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Australian glaucoma study to have “far-reaching” impact

01/08/2018By Matthew Woodley
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Progress has been made in the effort to predict a person’s risk of developing glaucoma, after Australian research discovered new genetic markers related to the disease.

A genome-wide study of more than 134,000 people undertaken by QIMR Berghofer Medical Research Institute, the Menzies Institute for Medical Research (MIMR), and Flinders University found 101 genetic markers that influence intraocular pressure. The lead author of the combined study, QIMR’s Associate Professor Stuart MacGregor, said the scientists were able to confirm for the first time that 40 of these markers also increased a person’s risk of glaucoma.

“The discovery of these previously unknown genetic markers for glaucoma will be important for improving our ability to test for and predict a person’s risk of the disease,” MacGregor said.

“Although a predictive test for glaucoma is not available yet, our discovery is very promising.”

According to the study, individuals with a large number of the genetic markers had an almost six-fold increased risk of developing glaucoma compared to someone who had fewer genetic variants.

Professor Jamie Craig, director of the Flinders Centre for Ophthalmology, Eye and Vision Research, said the findings had dramatically increased the current understanding of which genes caused glaucoma and high eye pressure.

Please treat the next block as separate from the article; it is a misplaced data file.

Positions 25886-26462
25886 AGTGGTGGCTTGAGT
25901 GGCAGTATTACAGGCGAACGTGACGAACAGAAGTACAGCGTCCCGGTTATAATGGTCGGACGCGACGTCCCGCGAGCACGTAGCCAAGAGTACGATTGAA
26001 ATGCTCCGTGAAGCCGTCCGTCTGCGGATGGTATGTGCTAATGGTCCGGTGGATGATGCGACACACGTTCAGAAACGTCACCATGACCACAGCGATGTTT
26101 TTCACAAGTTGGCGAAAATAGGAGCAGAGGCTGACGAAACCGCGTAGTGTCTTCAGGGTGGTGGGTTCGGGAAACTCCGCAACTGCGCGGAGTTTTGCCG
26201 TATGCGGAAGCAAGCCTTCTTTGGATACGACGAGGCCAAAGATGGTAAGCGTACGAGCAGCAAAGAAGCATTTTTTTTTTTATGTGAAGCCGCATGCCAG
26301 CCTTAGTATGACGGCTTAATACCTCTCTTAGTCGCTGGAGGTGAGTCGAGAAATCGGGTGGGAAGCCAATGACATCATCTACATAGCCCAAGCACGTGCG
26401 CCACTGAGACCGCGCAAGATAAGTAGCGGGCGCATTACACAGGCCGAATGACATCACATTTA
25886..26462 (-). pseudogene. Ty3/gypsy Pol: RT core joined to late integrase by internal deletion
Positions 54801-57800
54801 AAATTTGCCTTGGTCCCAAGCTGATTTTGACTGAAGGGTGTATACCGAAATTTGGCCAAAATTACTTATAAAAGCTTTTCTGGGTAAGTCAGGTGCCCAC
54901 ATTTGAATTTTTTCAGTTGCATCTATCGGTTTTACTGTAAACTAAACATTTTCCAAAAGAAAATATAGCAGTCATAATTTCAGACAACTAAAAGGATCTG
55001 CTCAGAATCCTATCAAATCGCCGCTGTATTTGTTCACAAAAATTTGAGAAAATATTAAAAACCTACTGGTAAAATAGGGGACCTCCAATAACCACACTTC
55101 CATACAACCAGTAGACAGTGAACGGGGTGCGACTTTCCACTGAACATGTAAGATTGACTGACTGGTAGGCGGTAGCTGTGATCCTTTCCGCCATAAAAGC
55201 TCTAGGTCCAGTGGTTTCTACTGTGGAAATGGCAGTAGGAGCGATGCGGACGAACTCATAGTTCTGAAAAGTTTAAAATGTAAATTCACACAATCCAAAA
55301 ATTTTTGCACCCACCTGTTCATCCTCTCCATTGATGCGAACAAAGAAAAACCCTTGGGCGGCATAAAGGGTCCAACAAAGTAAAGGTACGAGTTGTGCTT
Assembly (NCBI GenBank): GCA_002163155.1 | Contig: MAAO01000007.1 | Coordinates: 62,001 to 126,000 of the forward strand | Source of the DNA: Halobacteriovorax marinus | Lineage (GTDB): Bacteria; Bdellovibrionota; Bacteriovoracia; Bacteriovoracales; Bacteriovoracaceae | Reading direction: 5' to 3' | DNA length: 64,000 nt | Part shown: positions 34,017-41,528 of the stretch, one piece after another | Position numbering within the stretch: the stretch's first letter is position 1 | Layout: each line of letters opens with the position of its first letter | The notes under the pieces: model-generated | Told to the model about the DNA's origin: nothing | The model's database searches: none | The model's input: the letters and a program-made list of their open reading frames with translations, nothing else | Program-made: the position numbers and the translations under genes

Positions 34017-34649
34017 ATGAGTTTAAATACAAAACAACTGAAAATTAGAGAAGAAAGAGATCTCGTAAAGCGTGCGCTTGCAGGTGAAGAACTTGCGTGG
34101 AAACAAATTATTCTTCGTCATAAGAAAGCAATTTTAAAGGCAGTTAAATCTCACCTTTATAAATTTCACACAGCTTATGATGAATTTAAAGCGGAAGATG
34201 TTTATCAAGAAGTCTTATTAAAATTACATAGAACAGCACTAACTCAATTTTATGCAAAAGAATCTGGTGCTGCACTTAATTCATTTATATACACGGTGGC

“These previously unknown genetic markers for glaucoma will be important for improving our ability to test for and predict a person’s risk of the disease.”
Stuart MacGregor, QIMR

“We expect far-reaching consequences in terms of predicting who will develop glaucoma in the population, and exciting possibilities to develop better ways to treat this disease, which is a leading cause of blindness worldwide,” Craig said.

“We are getting much better at predicting these outcomes in patients and this will help us find people at risk and get them on sight-saving treatment early in the course of the disease.”

The latest findings increased the number of known genetic markers underpinning intraocular pressure by more than 90. According to MacGregor, the most surprising finding was the number of those variants that were associated with developing glaucoma.

“There is natural variation in eye pressure from person to person, and having high eye pressure doesn’t necessarily damage your vision. So for the 101 genetic markers we identified, although they are a risk factor, their presence in your genetic coding doesn’t necessarily mean you will develop glaucoma,” MacGregor said.

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“However, we were able to show 53 of the genetic markers do directly increase your risk of developing glaucoma and particularly increase the risk of developing advanced glaucoma, the type that tends to cause blindness.”

According to MIMR, the research was the largest genetic study of glaucoma ever undertaken and has its roots in the Glaucoma Inheritance Study in Tasmania (GIST), which was first established in the 1990s by Professor David Mackey.

Study co-author and MIMR researcher, Professor Alex Hewitt, said of the 101 genetic markers that influence intraocular pressure, 85 had not been known previously. 


“This new work is important because we have identified a number of new genes that could be targeted as new therapies.”
Alex Hewitt, MIMR

“All the currently available treatments aim to reduce the pressure in the eye. This new work is important because we have identified a number of new genes that could be targeted as new therapies,” Hewitt said.

“Although a predictive test for glaucoma is not available yet, our new research will improve our ability to identify people at risk of developing glaucoma and this takes us one step closer to a preventative treatment that could stop people from going blind as they age.”

The study was published in Nature Genetics.

Image top: Professor Jamie Craig with Bronwyn Sheldrick and Emmanuelle Souzeau from the Flinders Ophthalmology, Eye and Vision Clinic. Courtesy: Flinders University

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